In honor of Mitt Romney winning Tuesday’s Iowa caucus by a mere eight votes over Rick Santorum, I’ve monitored tweets, Facebook posts, and the blogosphere to bring you the eight reasons that social media doesn’t matter in the GOP race…(And yes, you read that right; I’m setting my love for all things social aside to offer a few realistic reasons for how social media buzz doesn’t translate into votes…)
1. Social mentions equal celebrity status, not victory. Ron Paul dominated the social graph, totaling five times more mentions than Romney or Santorum or even the president himself. As of today, two days after the caucus, he is still leading the social mentions over Romney and Santorum, both of whom finished before him on Tuesday.
2. Social media reflects what people are talking about, not who they’re voting for. Remember Herman Cain? Rack your brain — yep, there he is, the Georgia jack-of-all-trades who dropped out of the race after facing serious allegations of sexual harassment. In October, Mr. Cain was leading the Facebook Buzz, generating an average of 80,000 mentions on the social network daily. And now, he’s not even a player at all.
3. (Local) Community matters. Local news still rules. Even in the days of the digital age, local television news is still the number one source of news for the majority of people, according to Pew Research Center’s State of the Media 2011 Report. As bloggers and tweeters and proponents of everything digital, we may want to step back and see that people still value local opinions and information over standard social media blasts.
4. Followers aren’t always supporters. Former U.S. Speaker of the House and current GOP candidate Newt Gingrich has over 1.3 million followers on Twitter but has been repeatedly criticized that many of his followers are bots or from outside the United States. A core of active, engaged followers can be much more reflective of a candidate’s popularity than the number of followers or fans. In addition, many individuals will follow multiple candidates to see their tweets and posts, even if they have an unfavorable opinion of the individual.
5. In campaign season, engagement is sparse. Understandably so, few candidates actually seem to respond to comments and posts on their pages. Instead, individuals tend to spar amongst themselves in the comments section of candidate’s posts. Whereas social media is intended to be, well, social, the influx of feedback and opinions seem to make candidates slow to respond — if they bother to respond at all.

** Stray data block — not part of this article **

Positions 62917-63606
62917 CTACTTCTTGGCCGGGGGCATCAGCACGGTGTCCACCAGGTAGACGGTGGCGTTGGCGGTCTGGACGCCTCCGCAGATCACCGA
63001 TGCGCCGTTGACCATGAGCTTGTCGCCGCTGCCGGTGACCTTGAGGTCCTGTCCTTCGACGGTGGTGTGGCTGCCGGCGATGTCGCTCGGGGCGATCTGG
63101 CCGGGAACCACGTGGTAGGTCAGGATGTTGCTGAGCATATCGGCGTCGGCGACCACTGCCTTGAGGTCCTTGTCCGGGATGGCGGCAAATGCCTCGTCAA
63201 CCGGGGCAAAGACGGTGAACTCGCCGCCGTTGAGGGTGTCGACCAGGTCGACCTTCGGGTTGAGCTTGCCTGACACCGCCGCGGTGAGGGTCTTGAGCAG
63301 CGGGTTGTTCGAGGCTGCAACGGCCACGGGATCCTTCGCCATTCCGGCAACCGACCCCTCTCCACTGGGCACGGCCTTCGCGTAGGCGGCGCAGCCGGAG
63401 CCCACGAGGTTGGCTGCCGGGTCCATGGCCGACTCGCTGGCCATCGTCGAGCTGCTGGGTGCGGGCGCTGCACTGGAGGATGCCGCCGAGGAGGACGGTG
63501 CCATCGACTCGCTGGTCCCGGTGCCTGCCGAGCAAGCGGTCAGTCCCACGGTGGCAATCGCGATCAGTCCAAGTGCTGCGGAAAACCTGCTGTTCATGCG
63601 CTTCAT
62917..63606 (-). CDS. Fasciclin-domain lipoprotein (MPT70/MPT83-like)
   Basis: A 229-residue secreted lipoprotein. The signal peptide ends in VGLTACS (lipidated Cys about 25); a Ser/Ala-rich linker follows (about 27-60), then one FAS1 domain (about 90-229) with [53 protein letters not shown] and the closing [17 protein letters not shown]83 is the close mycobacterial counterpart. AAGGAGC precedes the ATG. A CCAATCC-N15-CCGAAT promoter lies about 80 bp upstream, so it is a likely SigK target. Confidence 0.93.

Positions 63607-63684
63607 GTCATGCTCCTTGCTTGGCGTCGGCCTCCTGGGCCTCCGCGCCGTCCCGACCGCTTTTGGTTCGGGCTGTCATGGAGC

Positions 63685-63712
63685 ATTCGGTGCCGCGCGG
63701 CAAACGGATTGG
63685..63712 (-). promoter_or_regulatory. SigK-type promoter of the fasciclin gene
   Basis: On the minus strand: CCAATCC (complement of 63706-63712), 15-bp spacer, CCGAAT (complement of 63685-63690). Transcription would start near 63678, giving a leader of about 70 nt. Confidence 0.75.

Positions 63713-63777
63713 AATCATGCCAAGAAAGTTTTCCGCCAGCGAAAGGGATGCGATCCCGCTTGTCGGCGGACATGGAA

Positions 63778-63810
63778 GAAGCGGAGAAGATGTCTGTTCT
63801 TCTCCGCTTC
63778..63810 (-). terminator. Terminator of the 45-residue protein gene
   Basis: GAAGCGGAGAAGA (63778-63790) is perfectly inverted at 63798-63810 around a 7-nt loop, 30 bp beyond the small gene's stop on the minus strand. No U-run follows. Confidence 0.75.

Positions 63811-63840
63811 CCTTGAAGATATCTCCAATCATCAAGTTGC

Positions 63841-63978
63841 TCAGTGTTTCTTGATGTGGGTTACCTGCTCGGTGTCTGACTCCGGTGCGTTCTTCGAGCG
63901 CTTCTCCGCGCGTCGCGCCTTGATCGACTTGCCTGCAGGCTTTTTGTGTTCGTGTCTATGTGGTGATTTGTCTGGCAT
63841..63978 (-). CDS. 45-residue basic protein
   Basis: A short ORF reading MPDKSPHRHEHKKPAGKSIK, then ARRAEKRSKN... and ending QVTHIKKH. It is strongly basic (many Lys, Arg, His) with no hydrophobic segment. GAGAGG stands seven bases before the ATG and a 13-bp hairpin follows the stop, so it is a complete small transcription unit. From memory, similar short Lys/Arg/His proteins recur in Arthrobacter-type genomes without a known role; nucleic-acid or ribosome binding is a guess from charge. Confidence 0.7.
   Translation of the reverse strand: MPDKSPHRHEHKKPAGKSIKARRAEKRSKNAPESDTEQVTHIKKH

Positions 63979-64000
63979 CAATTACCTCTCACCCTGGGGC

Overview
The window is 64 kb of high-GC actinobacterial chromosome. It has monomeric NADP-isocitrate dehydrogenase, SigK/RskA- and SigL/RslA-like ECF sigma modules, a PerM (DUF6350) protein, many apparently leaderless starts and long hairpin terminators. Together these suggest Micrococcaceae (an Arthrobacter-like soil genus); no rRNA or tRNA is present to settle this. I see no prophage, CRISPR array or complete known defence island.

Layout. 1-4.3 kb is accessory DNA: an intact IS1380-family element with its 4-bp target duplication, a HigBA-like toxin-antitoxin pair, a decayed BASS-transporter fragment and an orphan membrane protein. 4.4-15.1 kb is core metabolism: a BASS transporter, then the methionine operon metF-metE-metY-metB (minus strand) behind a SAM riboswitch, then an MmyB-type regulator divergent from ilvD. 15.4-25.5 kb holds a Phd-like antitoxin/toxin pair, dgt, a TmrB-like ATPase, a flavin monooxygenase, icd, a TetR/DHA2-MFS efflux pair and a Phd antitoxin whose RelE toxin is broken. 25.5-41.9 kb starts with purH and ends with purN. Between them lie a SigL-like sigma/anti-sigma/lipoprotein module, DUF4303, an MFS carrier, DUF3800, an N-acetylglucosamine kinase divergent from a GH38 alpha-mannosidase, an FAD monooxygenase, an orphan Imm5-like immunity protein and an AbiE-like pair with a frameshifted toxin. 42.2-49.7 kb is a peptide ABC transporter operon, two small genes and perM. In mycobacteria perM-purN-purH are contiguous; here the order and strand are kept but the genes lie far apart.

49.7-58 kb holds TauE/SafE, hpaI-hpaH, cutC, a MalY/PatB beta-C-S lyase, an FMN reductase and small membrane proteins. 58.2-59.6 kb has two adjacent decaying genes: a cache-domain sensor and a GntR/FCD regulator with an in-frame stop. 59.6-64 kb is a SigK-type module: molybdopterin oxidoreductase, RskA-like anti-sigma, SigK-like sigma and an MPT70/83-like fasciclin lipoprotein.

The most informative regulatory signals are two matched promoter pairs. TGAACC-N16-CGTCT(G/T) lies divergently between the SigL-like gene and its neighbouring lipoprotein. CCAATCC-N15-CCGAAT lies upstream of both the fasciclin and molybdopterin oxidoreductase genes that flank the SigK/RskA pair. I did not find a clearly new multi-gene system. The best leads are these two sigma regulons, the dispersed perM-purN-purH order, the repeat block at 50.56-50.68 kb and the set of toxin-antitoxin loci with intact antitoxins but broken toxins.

6. Passion offline trumps passion online, at least when it comes to voting. Successful candidates need to take that passion people express online and carry it over offline. President Barack Obama was successful with this tactic when launching MyBarackObama.com (Mitt Romney has a similar site, MyMitt.com). This allowed individuals who were passionate about the current president to translate that support into tangible, viable votes through more traditional canvassing methods.
7. If you’re not the Obama Girl, “going viral” may be the worst thing that happened to your candidacy. Remember that time Rick Perry commented that Social Security was a Ponzi scheme? Or that time Michele Bachmann told America the HPV vaccine could cause mental retardation? Social media fueled the spread of these gaffes, and thousands watched the videos or read about these missteps on their Facebook walls or Twitter feeds. Attention does not always equal positive attention. (Actually, in today’s world, it rarely does.)
8. Thirteen percent. So yes, thirteen is larger than eight, but thirteen percent is the amount of Internet users who use Twitter. That’s it. That’s less than 1/5 of Americans using a social network that everyone loves to talk about (or at least try to talk about…Gov. Perry, it’s twitt-er, not tweet-er).
It goes without saying that candidates need to be on social media. It can be a powerful fundraising tool and even canvassing platform if used correctly. However, retweets don’t equal votes. Facebook comments don’t equal votes. Followers don’t equal votes. Translate that support offline, and then you can see how that “like” equals votes.